By Darcy Borrero Batista
Photos: Werner Holt
HAVANA TIMES – On Tuesday January 25th, Emilio Roman Matos went to the Municipal Court in Havana’s 10 de Octubre neighborhood, for the fourth time in two weeks. He didn’t have the strength to go in, but from outside, he kept himself up to date on the trials of dozens of people who took to the streets to protest against the Cuban Government in July 2021. Three of these people are his children.
These three —Emiyoslan, Mackyani and Yosney— protested on the streets of La Guinera, a Havana neighborhood with a reputation of being “marginal”, where 96 of the 790 people in Cuba for taking part in the protests on July 11th and 12th, that is to say, 12 out of every 100 people arrested for protesting are La Guinera locals.
Emiyoslan is the youngest out of Emilio’s three children. The young man, who is now 18 years old, was arrested on July 13th, before reaching adulthood. He has been behind bars since this day, just like his sister Mackyani and his brother Yosney. The three of them form part of the 730 people that continue behind bars after the protests, according to the citizen-led initiative Justicia 11-J.
The 96 people prosecuted from La Guinera have been charged with sedition, the most serious crime protestors are being sentenced for, which can mean up to over 20 years in prison. In fact, this Havana neighborhood has the highest concentration of sedition charges in the country. Six out of every ten people prosecuted for this crime protested there, according to a count by Justicia 11-J.
However, trial records of La Guinera’s cases – where approximately 25,000 people live -, reflect weak allegations, full of contradictions and baseless evidence.
What do the records say?
The Public Prosecutor’s Office says that sedition charges against La Guinera residents are due to the “level of violence in vandalic acts that in a riot-like situation led to injuries and put the lives of civilians, public officials and law enforcement officers at risk, by attacking them with sharp, blunt and incendiary objects, seriously disturbing public order with the deliberate purpose of subverting rule of law.”
However, these same records state that in La Guinera police patrol cars weren’t attacked —unlike other parts of the country—, and the highly-criticized dollar stores weren’t vandalized, there was no looting or serious damage to property.
Furthermore, those charged with sedition include people who were only recording and live streaming events on Facebook, without taking part in any conflict with the police, as well as detainees who the Public Prosecutor’s Office is charging with sedition for the simple fact they were present in the crowd that prevented public order.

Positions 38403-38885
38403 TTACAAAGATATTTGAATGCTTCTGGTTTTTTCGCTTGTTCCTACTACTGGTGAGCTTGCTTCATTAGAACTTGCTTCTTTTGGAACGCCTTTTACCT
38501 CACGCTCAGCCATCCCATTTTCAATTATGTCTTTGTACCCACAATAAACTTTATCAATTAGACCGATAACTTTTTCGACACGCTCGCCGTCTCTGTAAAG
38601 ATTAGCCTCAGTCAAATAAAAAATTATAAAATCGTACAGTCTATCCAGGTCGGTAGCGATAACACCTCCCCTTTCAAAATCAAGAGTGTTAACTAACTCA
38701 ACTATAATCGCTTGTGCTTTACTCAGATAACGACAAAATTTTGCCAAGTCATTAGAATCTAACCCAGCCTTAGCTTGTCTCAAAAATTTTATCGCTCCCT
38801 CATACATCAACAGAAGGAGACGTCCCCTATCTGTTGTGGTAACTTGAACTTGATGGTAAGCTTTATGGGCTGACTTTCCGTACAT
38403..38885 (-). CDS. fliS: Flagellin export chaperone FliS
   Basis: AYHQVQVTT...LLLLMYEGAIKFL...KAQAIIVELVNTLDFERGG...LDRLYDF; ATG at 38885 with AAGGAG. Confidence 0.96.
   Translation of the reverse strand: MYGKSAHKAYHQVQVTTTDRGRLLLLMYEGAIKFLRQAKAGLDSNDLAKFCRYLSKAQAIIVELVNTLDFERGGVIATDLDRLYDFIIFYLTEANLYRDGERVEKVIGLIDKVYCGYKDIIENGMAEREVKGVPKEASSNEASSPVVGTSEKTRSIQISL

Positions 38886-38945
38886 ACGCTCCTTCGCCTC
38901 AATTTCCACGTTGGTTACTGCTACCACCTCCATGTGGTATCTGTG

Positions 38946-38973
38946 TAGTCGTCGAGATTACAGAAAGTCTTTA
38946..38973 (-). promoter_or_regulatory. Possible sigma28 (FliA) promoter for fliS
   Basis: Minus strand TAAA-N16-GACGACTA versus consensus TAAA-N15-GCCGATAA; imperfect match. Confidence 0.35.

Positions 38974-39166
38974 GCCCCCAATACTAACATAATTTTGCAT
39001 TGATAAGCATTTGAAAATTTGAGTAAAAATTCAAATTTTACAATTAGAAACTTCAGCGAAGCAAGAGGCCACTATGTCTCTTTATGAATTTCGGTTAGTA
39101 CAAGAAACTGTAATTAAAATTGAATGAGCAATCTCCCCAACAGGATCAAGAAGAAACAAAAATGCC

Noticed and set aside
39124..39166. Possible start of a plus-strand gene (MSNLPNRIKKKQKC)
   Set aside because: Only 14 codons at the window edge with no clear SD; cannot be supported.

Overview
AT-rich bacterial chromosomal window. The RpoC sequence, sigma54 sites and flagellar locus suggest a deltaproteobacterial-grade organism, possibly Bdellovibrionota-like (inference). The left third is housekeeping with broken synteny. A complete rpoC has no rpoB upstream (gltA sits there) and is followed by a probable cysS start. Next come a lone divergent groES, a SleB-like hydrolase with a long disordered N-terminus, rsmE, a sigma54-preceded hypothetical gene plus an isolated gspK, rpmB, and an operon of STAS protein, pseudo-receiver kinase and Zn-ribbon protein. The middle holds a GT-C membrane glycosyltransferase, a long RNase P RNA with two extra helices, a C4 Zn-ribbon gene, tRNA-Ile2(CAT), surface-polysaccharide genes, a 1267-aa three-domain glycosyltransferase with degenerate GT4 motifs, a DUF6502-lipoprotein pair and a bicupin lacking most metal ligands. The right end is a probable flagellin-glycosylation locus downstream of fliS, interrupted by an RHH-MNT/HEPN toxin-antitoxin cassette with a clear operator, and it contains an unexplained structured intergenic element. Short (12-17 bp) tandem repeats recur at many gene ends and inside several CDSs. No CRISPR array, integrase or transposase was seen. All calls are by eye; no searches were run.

For example, 33-year-old Odet Hernandez Cruzata was taken to trial after the Public Prosecutor’s Office called for a 23-year-sentence for sedition charges. The Public Prosecutor’s Office proposed 20 years for her partner, 41-year-old Reinier Reynosa Cabrera, for the same crime. Both claim that they were only livestreaming the protest and weren’t taking part in violent acts.
The Public Prosecutor’s Office used Hernandez’s live stream as evidence, as well as possession and inspection of her cellphone, where they found six videos taken during the protest in La Guinera, on July 12th. Furthermore, the legal body has “record of the detainee Odet Hernandez Cruzata’s voice”, that allegedly proves she said “counter-revolutionary” slogans.
The accusations also try to connect protestors with the opposition in exile, without them having any ties. This happened in singer, musical arranger, and composer Wilmer Moreno Suarez’s case, for example.
Moreno Suarez received a sum of 240 USD per month from a Cuban citizen living in the US, Rolando Regata, via Odisea Studios which he uses to promote his work. As Regata had written to Moreno Suarez during the days of protest, the Public Prosecutor’s Office says that he became an instrument for the opposition movement abroad. Moreno Suarez’s trial is awaiting a sentence and the Public Prosecutor’s Office is after a 25-year-prison sentence for him.
During an interview, Regata said that he didn’t even know he was mentioned in a court document in Cuba. He explained that he is a musician and has “nothing to do” with politics. “I’ve been living in the US since I was 12 years old. The money I sent him was to help him out and for our musical collaborations. At no point did I pay him to go out and protest. Plus, if I was a member of the opposition, would I only send him 240 USD? That doesn’t make any sense,” he explained from Fort Myers, Florida, where he lives.